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Court rejects bid to halt building of Obama Presidential Center

3 minute read

Former U.S. President Barack Obama speaks during a community event on the Obama Presidential Centre at the South Shore Cultural Centre in Chicago, Illinois, U.S., May 3, 2017. REUTERS/Kamil Krzaczynski

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  • Order by 7th Circuit rejects emergency stay motion, contains no explanation
  • Construction work for $700 million center began on Monday

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A federal appeals court has denied an effort by environmental advocates to preemptively halt construction of the Obama Presidential Center in a Chicago South Side park.

Work on the center began on Monday, after a panel of the 7th U.S. Circuit Court of Appeals denied an emergency motion by Protect Our Parks (POP) and others to preliminarily stay a lower court ruling that rejected their attempt to stop, for now, the beginning of construction on the $700 million project in Chicago's Jackson Park. The court's brief order on Friday did not explain the panel's reasoning.

The plaintiffs' oppose the project over worries that downing hundreds of trees to make way for facilities, including a museum highlighting President Barack Obama's tenure, will harm the environment.

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Richard Epstein, a lawyer representing the plaintiffs, said in a statement that despite the court's ruling on their bid for a stay, "we remain optimistic in seeking relief from the appellate court."

Valerie Jarrett, the president of co-defendant the Obama Foundation, in a statement called the decision "a major victory that has been years in the making." The city of Chicago, another defendant, said through spokesperson Asha Binbek that the center "will revitalize Jackson Park." Other defendants include the National Park Service, which did not immediately respond to a request for comment. The Department of Justice, whose lawyers represent the Service, declined to comment through spokesperson Wyn Hornbuckle.

The Obama Foundation is represented by Sidley Austin, the Chicago-founded firm where former first lady Michelle Obama and former president Obama first met.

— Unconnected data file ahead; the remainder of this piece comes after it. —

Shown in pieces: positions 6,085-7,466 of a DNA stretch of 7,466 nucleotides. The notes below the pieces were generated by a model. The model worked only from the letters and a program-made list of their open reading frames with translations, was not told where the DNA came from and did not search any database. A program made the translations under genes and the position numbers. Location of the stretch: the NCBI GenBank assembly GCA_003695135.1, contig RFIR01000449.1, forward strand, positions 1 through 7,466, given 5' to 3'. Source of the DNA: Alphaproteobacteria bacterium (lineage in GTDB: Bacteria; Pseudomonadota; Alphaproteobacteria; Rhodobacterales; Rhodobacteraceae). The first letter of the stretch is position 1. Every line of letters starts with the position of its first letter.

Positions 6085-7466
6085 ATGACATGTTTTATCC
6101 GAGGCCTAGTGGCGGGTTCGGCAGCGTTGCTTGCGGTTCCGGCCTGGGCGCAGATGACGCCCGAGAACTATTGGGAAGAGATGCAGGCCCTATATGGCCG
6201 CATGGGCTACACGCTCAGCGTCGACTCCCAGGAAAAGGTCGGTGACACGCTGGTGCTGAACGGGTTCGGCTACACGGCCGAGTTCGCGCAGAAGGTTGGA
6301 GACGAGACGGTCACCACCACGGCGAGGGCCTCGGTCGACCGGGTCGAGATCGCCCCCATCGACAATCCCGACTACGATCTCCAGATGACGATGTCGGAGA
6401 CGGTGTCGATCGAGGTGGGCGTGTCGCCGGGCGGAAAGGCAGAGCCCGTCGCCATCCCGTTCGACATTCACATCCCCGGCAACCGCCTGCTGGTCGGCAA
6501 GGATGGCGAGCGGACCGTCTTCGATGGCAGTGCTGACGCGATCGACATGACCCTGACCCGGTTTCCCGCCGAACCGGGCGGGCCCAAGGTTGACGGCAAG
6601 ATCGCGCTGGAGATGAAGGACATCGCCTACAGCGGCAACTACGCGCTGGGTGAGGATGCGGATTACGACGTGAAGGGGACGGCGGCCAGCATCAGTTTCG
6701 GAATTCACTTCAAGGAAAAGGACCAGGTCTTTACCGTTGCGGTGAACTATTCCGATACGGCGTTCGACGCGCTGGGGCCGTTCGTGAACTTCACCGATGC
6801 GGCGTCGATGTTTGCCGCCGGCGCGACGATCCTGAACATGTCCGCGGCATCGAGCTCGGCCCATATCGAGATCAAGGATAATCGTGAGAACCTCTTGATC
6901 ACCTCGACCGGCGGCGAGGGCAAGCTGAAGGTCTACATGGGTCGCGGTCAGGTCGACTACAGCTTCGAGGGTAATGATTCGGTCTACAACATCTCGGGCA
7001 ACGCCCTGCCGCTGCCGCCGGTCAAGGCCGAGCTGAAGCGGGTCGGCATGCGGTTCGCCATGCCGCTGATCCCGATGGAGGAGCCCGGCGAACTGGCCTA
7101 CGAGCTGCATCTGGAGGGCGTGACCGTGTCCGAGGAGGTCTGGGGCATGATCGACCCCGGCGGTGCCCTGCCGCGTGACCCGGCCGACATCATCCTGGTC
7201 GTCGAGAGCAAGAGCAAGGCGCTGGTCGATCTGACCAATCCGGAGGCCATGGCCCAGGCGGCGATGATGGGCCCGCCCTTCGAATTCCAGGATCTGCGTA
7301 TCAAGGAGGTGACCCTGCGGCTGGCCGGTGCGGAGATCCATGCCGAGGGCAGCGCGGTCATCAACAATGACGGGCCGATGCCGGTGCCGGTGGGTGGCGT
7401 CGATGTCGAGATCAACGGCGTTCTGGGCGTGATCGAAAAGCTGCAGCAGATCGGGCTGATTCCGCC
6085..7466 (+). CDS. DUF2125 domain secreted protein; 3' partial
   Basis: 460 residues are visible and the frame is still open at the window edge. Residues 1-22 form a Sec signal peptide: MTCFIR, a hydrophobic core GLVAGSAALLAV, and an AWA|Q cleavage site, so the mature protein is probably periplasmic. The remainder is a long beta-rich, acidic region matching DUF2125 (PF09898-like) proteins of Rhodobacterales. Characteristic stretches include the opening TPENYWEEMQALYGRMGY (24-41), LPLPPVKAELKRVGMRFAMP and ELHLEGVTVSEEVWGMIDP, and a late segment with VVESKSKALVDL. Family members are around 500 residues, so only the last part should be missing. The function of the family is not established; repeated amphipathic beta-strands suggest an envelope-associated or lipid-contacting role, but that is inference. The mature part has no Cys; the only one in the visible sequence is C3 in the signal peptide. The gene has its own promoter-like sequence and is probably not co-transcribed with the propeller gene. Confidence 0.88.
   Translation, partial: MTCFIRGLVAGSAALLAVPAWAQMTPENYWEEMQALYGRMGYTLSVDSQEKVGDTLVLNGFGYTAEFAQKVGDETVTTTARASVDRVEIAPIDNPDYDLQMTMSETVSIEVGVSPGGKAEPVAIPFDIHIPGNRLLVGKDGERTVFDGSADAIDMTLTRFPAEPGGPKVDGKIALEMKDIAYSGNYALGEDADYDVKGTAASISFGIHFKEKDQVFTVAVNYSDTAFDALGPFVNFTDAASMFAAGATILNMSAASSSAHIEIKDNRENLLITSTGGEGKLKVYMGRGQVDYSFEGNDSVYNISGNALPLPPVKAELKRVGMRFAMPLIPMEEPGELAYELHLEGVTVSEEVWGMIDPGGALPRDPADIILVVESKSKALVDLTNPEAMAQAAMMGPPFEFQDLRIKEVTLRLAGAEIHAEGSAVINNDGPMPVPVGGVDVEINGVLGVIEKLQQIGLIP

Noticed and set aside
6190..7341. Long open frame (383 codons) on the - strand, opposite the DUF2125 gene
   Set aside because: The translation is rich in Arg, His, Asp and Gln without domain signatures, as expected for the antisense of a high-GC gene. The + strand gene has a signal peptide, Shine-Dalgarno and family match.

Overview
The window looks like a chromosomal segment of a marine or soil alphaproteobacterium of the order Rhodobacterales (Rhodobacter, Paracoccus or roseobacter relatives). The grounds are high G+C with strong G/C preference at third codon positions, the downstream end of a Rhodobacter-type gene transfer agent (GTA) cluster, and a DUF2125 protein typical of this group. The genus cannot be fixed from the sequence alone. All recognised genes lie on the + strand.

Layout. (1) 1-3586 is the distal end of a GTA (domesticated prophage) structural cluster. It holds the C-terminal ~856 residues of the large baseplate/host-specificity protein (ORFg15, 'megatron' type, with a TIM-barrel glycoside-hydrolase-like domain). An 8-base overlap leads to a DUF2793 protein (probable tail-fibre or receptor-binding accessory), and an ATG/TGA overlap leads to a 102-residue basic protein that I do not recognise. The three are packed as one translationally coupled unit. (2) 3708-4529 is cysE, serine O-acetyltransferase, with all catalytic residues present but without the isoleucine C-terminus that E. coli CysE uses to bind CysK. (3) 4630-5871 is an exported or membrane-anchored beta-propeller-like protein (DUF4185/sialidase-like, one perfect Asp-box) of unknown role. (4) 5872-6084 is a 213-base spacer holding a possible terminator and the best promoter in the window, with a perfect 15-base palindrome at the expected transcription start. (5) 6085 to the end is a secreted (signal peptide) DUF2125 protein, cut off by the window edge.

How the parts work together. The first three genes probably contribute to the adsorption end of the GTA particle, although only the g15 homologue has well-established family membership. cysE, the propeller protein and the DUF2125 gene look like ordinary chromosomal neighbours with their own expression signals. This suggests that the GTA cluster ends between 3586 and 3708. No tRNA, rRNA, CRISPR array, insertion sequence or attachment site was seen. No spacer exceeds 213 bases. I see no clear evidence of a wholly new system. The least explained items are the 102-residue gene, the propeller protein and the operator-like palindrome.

The plaintiffs sued in Chicago federal court in April, alleging that the center's construction will require cutting nearly 1,000 trees. The Obama Foundation puts that figure at about 350 trees, its spokesperson said.

POP and the other plaintiffs claim among other things violations of the National Environmental Policy Act, saying that federal agencies that studied the project's environmental impacts ignored less-damaging alternatives such as building the center outside the park.

Monday's construction work includes fencing the site, but no tree work, an Obama Foundation spokesperson said.

U.S. Circuit Judges behind Friday's order are Michael Kanne, Diane Wood and David Hamilton.

The case is Protect Our Parks Inc v. Buttigieg, 7th U.S. Circuit Court of Appeals, No. 21-2449.

For Protect Our Parks et al: Richard Epstein; Michael Rachlis of Rachlis Duff Adler & Peel

For Pete Buttigieg, et al: Allen Brabender with the U.S. Department of Justice.

For Obama Foundation: David Hoffman of Sidley Austin

(This story has been updated with a comment from the city of Chicago.)

Read more:

Obama details plans for Chicago presidential center

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Sebastien Malo reports on environmental, climate and energy litigation. Reach him at sebastien.malo@thomsonreuters.com

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